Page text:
The ironic thing with this is that every piece of literature you receive from a mutual fund company states that past performance is not an indication of future performance. The funds are telling you not to pick a fund based on this. Granted, they tell you this in an almost unreadable miniscule font at the bottom of the page. In big fonts are the past performance numbers right in the middle of the page. (Sounds like a conflict of interest to me.) Yet, past performance is how the majority of people pick their investments. The industry knows this, which is why they structure their advertisements this way. [Read more…]

What To Look For In An Investment Manager

investing success

investing successBefore you start looking for an investment manager, it’s important to ask yourself what you want to gain from hiring such a person. Active investment managers are controversial. That’s not because some of them are great at their jobs. It’s because some of them aren’t. So how do you know if yours is good or not?

Look for active managers like the ones at MFS. The goal of an investment manager is to “beat the index”. An index is the overall trajectory of the entire market. It’s based on thousands of stocks. While some of those stocks are succeeding, others are failing. But the overall momentum of the whole market is usually positive growth. This has been the case since the markets were founded generations ago. So people who put their money into broad funds, based on the growth of the entire index, get the benefit of the overall growth of an entire nation’s economy.

But individual stocks sometimes do WAY better than the overall index, growing anywhere from 10 to 400% or even more in a single year. This is where active managers come in. They scope out stocks all over the world and pick their investors the winners, before they win. It’s a hard act, but some managers do it extraordinarily well. MFS does it three ways:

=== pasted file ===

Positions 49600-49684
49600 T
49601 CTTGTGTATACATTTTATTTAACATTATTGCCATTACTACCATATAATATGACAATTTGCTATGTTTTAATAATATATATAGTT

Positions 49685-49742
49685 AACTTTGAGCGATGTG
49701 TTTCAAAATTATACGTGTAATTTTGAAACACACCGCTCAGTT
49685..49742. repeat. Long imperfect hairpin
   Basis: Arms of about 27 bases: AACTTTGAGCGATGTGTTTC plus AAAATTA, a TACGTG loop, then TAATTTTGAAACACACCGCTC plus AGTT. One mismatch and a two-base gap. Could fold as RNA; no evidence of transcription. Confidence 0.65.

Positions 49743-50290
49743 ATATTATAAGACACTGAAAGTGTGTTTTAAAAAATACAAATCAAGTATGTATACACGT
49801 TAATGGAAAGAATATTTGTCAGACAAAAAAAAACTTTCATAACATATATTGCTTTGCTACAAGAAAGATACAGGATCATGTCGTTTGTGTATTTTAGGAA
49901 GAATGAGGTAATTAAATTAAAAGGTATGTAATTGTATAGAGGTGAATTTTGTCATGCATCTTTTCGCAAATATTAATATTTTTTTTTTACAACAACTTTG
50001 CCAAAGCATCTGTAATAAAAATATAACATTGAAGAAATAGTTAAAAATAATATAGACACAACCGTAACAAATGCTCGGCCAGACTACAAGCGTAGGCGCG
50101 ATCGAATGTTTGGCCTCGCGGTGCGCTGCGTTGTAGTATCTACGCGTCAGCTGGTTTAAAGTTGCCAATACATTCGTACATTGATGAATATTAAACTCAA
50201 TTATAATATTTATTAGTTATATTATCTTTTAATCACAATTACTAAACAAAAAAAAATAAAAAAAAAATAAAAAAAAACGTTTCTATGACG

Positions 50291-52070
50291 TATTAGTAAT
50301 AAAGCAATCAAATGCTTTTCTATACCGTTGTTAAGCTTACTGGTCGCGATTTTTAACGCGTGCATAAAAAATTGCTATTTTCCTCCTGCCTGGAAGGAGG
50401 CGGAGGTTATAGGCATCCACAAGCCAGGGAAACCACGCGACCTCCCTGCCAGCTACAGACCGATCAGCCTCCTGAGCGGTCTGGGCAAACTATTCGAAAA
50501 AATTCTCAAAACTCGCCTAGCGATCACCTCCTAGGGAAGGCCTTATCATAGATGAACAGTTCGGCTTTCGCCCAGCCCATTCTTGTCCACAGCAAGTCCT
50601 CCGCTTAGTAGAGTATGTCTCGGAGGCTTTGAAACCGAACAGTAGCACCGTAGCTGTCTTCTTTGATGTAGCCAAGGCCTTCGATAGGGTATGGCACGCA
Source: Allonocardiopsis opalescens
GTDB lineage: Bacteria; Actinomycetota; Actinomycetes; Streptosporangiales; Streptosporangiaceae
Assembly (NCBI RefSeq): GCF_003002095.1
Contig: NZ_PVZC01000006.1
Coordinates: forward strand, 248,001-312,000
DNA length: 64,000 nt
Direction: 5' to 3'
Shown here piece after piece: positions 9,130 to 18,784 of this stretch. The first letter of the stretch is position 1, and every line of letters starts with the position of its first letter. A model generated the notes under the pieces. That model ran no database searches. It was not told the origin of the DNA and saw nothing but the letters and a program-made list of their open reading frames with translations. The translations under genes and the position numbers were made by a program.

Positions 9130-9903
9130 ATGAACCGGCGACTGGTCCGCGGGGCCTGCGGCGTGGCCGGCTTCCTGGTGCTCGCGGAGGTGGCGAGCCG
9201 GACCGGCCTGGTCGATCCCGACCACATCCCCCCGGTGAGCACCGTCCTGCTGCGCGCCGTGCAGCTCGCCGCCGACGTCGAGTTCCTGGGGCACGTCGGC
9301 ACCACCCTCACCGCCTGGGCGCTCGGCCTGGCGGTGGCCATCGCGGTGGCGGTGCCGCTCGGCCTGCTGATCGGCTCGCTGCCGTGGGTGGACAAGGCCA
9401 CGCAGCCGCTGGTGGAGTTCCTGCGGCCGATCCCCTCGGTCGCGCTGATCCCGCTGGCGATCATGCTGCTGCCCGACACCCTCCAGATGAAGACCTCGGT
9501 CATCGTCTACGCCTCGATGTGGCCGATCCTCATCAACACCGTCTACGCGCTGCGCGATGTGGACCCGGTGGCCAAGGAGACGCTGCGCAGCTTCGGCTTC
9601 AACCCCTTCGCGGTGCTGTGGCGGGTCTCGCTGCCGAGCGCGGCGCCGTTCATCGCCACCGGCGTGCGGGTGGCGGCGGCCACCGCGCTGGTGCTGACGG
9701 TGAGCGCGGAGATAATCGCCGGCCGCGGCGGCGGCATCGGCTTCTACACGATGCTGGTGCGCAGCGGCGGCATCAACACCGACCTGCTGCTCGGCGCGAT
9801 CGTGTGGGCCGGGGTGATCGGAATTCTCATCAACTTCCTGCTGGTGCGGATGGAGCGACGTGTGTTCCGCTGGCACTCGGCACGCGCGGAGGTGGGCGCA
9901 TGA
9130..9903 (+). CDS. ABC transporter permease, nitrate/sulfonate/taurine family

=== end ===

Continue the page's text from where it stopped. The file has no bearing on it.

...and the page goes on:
• Global Outlook: MFS has analysts all over the world, seeing economic realities of different nations in the flesh. They are able to tell how these factors plan into the global economic ecosystem and make sophisticated decisions based on this broader outlook.
  • Risk Management: MFS knows that you can’t predict the future, and that it’s hard to even make an educated guess. So they never act until compensation is guaranteed or very likely.
  • Long Term View: Sometimes investments have to sit for years or decades to pay off. MFS knows when to wait, instead of listening to industry noise.

You can learn more about MFS in the video below:

What To Look For In An Investment Company

passive investingWhen your bank account starts to swell and you’re looking for ways to make your money work for you, investing it is one of the best options. However, if you know nothing about investing, you will likely want to hire a company that does. There are plenty of great investment companies out there, but the trick is knowing how to pick the one that is right for the investments you want to make.

Identify Your Goals

The first thing that you need to do is clearly identify your goals, which is the most important aspect of any investment. Choosing the prefect investment company completely depends on what you hope to achieve. While identifying your goals, write down three tasks that you want your investment firm to accomplish. Most people who invest are looking for firms that can capitalize on opportunities that present themselves, increase their wealth and minimize the amount of loss they suffer. You won’t want to even consider an investment company if they can’t meet your goals. [Read more…]